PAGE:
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Former crime-scene investigator Megan O'Ryan helped convict the St. Patrick's Strangler, who killed Megan's sister. Now she's trying to heal in a small Wisconsin town. But a copycat killer is at work in Crystal Lake, and Sheriff Luke Torretti needs Megan's help...on the case and at home, where the widower's troubled teenage son has become a suspect. The boy claims he's innocent—and Megan believes him. Because the more she and Luke investigate, the more Megan becomes convinced that her own past has brought the killer to Crystal Lake. And without Luke's help, the next victim will be her.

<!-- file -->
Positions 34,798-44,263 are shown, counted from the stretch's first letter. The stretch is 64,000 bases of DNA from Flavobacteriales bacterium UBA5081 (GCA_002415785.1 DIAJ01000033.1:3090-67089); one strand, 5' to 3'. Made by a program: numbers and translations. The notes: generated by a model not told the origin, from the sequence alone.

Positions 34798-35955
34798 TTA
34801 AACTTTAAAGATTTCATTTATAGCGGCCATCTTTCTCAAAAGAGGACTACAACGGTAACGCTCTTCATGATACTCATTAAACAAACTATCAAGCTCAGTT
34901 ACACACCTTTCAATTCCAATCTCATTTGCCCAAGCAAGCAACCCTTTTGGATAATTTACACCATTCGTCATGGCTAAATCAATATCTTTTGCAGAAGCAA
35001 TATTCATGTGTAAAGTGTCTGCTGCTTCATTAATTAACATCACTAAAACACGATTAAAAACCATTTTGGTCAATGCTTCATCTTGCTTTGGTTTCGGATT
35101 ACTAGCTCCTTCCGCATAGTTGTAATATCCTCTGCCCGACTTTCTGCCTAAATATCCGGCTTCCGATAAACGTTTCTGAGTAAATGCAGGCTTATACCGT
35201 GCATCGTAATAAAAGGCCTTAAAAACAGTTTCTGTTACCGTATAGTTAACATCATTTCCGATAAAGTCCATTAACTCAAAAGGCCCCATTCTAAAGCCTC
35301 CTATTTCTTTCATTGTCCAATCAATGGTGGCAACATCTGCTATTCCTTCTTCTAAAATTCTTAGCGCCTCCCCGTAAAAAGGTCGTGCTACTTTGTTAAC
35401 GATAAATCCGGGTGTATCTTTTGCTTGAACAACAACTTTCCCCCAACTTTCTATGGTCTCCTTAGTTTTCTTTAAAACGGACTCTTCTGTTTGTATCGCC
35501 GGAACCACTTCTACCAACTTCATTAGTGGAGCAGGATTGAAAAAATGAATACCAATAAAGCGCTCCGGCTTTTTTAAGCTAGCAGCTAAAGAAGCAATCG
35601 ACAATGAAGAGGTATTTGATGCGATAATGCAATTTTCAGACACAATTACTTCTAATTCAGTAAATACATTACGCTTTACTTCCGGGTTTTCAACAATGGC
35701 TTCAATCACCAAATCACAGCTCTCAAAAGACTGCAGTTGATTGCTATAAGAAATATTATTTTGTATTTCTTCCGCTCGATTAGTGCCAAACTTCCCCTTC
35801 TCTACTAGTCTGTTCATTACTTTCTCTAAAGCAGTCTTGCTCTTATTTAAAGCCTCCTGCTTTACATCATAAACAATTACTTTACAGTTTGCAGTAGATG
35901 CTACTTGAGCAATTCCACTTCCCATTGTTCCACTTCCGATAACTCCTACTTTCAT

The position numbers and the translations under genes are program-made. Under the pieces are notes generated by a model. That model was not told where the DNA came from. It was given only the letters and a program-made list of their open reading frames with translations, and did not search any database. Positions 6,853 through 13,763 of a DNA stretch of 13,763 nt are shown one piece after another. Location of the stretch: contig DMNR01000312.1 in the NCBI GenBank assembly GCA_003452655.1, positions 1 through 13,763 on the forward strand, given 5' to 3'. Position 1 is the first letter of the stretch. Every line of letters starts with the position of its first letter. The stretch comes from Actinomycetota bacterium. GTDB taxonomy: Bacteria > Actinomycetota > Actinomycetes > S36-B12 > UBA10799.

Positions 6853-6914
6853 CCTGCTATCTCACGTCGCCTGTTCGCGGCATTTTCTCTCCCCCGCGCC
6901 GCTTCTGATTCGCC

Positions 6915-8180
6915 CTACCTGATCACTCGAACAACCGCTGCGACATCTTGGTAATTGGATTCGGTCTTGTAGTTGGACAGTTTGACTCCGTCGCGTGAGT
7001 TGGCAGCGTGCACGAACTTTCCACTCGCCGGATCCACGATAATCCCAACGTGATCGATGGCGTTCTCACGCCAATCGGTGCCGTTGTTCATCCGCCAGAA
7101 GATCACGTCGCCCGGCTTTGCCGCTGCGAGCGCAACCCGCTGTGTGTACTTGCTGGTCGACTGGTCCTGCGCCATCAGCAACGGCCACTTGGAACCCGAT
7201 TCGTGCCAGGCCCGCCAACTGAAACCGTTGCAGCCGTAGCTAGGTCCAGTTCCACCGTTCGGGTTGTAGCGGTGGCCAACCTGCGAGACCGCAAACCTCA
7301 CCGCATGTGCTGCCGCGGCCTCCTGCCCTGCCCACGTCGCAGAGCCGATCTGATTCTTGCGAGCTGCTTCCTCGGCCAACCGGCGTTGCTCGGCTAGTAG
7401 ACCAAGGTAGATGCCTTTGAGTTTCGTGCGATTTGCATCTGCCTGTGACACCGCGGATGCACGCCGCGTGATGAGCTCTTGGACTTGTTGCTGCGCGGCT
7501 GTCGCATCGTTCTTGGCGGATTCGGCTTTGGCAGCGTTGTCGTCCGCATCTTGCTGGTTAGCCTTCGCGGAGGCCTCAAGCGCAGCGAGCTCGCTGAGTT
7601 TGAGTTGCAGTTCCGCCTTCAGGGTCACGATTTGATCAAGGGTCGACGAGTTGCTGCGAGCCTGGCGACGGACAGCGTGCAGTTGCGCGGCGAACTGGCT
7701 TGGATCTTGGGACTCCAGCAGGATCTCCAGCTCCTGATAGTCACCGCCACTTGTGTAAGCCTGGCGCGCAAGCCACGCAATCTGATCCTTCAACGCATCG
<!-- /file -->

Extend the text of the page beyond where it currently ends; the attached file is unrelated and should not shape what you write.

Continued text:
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Laura Scott is honored to write for the Love Inspired Suspense line, where a reader can find a heartwarming journey of faith amid the thrilling danger. She lives with her husband of twenty-five years and has two children, a daughter and a son, who are both in college. She works as a critical-care nurse during the day at a large level-one trauma center in Milwaukee, Wisconsin, and spends her spare time writing romance. Visit Laura at www.laurascottbooks.com.Excerpt. © Reprinted by permission. All rights reserved.:
Megan O'Ryan kept a wary eye on the black sedan staying two cars behind her. She'd noticed the sedan the moment she'd hit the highway, and the driver had kept pace with her all the way into the small town of Crystal Lake.
A nagging itch settled between her shoulder blades. She'd felt the same sensation of being followed just two days ago. Was someone really tailing her?